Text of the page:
The current environment seems to be playing out differently compared to the 1980s, with guidance from most central banks remaining accommodative. In its most recent Monetary Policy Report, the Bank of Canada indicated that it expects CPI inflation to ease in 2022 as pandemic-related disruptions to supply gradually begin to fade[7], and appears to be committed to maintaining the policy rate at the lower end to continue stimulating the economy(8).

Finally, we anticipate continued strength in market prices for Canada’s key agricultural commodities (wheat, soy, canola, and corn).

Key Agricultural Commodity Prices (2015-2021)

Source: Bank of Canada, Bloomberg News, Grain Farmers of Ontario, ICE Data, OMAFRA.

Strong market prices for these commodities, like the multi-year highs observed in 2021, can translate directly into increased farm incomes that leave farm operators with more cash on-hand and contribute to strong activity in the Canadian farmland market.

Recent Trends in Farmland Values

Farmland is a long-term asset class with limited transaction windows as farmers typically do not buy or sell farmland between seeding in the spring and harvest in late fall. As such, we typically expect values to lag broad market conditions and do not look to quarterly updates as fully reflective of future performance. With that said, as an active farmland owner across Canada, Bonnefield is seeing high and increasing demand for land in some premium farmland regions, supporting strong farmland values.

Farm Credit Canada (FCC) reported in late September 2021 that, despite drought conditions that affected Western Canada during the summer months and a relatively slow overall economic recovery from the COVID-19 pandemic, strength in key commodity prices and the prolonged low interest rate environment continued to support both strong demand and increased prices for Canadian farmland. FCC reported an average year-over-year increase in Canadian farmland values across all provinces of 6.1% as of July 2021, with a notable 15.4% year-over-year increase in farmland values in Ontario, which is home to many of the country’s prime farming regions(9).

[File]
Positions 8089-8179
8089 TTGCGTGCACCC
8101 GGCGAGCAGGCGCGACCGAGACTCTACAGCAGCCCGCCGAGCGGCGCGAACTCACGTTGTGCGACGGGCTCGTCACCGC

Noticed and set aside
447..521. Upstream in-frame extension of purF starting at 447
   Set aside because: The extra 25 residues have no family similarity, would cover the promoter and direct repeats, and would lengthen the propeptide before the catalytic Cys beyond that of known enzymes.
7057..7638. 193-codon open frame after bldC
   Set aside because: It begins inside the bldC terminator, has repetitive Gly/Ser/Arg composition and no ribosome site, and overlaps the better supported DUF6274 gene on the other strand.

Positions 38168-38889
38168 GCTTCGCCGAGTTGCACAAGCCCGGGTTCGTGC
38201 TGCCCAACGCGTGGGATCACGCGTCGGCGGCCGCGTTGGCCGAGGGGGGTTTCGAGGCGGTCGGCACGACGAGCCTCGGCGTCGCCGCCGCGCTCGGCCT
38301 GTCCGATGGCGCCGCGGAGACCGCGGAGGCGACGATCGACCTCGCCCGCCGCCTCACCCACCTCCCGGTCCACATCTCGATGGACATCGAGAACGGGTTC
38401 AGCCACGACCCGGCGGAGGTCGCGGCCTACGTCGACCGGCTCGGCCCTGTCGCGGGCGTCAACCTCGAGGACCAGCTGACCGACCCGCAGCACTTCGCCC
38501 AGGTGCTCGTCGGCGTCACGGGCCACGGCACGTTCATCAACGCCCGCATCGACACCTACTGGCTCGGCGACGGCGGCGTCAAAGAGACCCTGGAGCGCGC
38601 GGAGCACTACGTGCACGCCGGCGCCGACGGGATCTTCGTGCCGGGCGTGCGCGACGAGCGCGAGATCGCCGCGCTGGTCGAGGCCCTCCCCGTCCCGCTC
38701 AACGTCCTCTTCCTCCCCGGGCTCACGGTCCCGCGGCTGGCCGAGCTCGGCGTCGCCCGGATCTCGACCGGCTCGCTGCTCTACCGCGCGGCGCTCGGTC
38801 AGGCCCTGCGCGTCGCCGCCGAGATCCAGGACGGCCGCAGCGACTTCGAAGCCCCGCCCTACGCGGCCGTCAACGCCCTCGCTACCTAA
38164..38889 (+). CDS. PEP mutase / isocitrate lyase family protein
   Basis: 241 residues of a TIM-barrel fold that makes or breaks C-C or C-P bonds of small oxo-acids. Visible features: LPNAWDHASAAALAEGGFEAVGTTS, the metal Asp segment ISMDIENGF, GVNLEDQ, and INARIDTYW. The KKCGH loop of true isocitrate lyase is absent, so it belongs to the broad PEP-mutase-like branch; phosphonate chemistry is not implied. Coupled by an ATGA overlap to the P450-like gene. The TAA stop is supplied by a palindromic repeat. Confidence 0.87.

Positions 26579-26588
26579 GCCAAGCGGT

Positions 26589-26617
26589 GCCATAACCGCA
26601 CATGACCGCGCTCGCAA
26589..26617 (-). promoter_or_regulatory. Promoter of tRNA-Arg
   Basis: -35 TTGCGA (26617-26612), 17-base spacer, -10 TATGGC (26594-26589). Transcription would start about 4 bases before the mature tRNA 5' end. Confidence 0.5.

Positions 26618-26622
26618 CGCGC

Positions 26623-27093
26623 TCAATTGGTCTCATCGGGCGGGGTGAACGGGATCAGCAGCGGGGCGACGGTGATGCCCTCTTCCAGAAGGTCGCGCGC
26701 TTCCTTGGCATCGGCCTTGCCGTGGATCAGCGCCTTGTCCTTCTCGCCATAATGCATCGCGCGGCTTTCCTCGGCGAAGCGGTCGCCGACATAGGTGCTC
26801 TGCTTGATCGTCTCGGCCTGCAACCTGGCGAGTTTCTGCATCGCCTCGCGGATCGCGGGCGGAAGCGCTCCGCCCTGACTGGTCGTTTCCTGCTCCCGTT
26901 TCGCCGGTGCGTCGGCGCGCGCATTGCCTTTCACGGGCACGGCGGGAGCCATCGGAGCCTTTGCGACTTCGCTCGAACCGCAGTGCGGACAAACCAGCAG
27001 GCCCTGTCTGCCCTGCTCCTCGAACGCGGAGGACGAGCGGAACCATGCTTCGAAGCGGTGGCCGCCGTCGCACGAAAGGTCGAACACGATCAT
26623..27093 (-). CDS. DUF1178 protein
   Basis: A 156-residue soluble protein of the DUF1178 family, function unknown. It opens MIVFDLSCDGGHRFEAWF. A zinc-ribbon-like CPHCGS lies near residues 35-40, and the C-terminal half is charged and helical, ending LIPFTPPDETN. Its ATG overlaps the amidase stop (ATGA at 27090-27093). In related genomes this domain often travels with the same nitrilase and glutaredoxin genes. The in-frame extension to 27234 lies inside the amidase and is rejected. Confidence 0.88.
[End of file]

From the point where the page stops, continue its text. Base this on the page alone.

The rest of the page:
Bonnefield’s internal analysis based on third-party appraisals of our properties as well as interactions with industry stakeholders support the themes highlighted in the FCC report. In Western Canada, appraisers noted property value increases of 3-10% in Manitoba, 5-10% in Saskatchewan, and 3-6% for irrigated farmland in Alberta, year-to-date in 2021. In Eastern Canada, we have seen increases in appraised values of between 2-5% in the Maritimes and Northern, Central, and Eastern Ontario. Like data from FCC, our own experience supports the view that high demand among farm operators for land in Southwestern Ontario is resulting in increases to farmland values of upwards of 10%. We note that the overwhelming majority of transactions that we see in the Canadian market occur farmer-to-farmer with prices reflecting farm operator sentiments for future farm incomes and land value appreciation.

Unlike gold, Canadian farmland values appear to be driven by real returns that drive farm profitability. This supports farmland’s role as an attractive asset class for investors looking to benefit from positive long-term value appreciation that outpaces inflation.

About Bonnefield Financial

Bonnefield is the foremost provider of land-lease financing for farmers in Canada. Bonnefield is dedicated to preserving farmland for farming, and the firm partners with growth-oriented farmers to provide farmland leasing solutions to help them grow, reduce debt, and finance retirement and succession. The firm’s investors are individuals and institutional investors who are committed to the long term future of Canadian agriculture. www.bonnefield.com


Contributing Authors:

Bhushan Chiniah
Director, Portfolio Management

Lauren Michell
Director, Capital Markets


(1) Statistics Canada, November 2021
(2) Bank of Canada
(3) The Conversation, March 2021
(4) Statistics Canada, May 2021 & October 2021
(5) Statistics Canada, October 2021
(6) Statistics Canada, October 2021
(7) Bank of Canada, October 2021
(8) Bank of Canada, September 2021
(9) Farm Credit Canada, July 2021